MX3D plans to 3D-print a steel bridge in Amsterdam

After seeing 3D printed houses, cars and even body parts, the new ambitious plan using such technology is to 3D print a bridge over a canal in the heart of the Amsterdam. 3D printing research and development firm MX3D is leading the project, which also includes software developers Autodesk and construction outfit Heijmans.

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MX3D developed a revolutionary, multi-axis robotic 3D printer that can “draw” steel structures in three dimensions.“What distinguishes our technology from traditional 3D printing methods is that we work according to the ‘printing outside the box’ principle,” says Tim Geurtjens, CTO at MX3D. “By printing with six-axis industrial robots, we are no longer limited to a square box in which everything happens. Printing a functional, life-size bridge is of course the ideal way to showcase the endless possibilities of this technique.”

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The robots will move across the canal printing the bridge while printing its own supports along the way so that it can operate autonomously. The machine heats the metal up to a temperature of 1500°C in order to weld and assemble the structure little by little. This technique also dispenses scaffolding, since the robot uses the structure that it prints as its own support. The project should start in September and end in 2017 and is expected to become a lever for this technology, which can be used in numerous construction projects, including tall buildings.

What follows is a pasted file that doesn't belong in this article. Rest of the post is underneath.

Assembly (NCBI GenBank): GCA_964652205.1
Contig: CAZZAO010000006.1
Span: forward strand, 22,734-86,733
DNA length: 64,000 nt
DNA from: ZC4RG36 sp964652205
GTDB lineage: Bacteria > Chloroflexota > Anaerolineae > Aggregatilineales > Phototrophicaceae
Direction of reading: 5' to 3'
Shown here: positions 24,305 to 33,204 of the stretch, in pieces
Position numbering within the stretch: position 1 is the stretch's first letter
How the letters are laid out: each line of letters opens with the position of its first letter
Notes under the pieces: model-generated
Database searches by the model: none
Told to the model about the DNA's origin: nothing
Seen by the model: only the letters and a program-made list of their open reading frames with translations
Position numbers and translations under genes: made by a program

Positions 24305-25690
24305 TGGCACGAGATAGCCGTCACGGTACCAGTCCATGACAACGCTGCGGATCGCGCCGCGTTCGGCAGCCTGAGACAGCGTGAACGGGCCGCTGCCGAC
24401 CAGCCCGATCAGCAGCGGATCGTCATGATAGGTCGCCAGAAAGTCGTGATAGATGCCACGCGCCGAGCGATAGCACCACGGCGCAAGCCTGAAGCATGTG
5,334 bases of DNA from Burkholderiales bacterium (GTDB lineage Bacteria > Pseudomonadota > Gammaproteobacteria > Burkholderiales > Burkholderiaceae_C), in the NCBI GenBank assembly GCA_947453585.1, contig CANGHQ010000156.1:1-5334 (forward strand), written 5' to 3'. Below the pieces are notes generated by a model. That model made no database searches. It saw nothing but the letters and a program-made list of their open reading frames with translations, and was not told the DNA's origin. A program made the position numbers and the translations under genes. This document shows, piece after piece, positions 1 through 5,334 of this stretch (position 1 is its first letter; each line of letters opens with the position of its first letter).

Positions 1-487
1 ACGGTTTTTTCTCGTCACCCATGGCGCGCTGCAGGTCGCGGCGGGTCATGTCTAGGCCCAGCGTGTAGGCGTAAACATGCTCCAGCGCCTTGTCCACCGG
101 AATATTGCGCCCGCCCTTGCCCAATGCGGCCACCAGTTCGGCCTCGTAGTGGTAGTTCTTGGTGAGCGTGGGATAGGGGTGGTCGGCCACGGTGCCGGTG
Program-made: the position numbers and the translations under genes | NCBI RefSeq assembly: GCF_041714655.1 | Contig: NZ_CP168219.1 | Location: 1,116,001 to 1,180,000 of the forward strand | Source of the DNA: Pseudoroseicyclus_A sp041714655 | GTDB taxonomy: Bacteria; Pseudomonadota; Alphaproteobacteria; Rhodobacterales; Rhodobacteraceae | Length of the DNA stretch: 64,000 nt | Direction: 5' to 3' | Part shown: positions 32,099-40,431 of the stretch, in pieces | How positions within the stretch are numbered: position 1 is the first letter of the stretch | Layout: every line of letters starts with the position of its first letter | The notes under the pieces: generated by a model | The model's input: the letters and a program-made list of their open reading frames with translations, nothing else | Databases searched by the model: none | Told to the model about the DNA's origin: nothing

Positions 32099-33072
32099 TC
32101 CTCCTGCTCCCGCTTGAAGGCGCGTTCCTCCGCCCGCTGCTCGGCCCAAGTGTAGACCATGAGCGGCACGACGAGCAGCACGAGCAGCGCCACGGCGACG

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“The MX3D platform is a potential game changer,” said Maurice Conti, director of strategic innovation at Autodesk. “Breaking free of the traditional limitations of additive manufacturing – small-size prints and poor material performance – this technology opens up possibilities for architectural-scale, relatively low-cost, metal structures that are as complex as the designer’s imagination.”

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Project creators are still negotiating with the city council of the city of Amsterdam to find the ideal place to build the bridge. “I strongly believe in the future of digital production and local production, in “the new craft”. This bridge will show how 3D printing finally enters the world of large-scale, functional objects and sustainable materials while allowing unprecedented freedom of form,” says the artist and designer Joris Laarman. “The symbolism of the bridge is a beautiful metaphor to connect the technology of the future with the old city, in a way that brings out the best of both worlds.”

Source: MX3D

Via: Inhabitat

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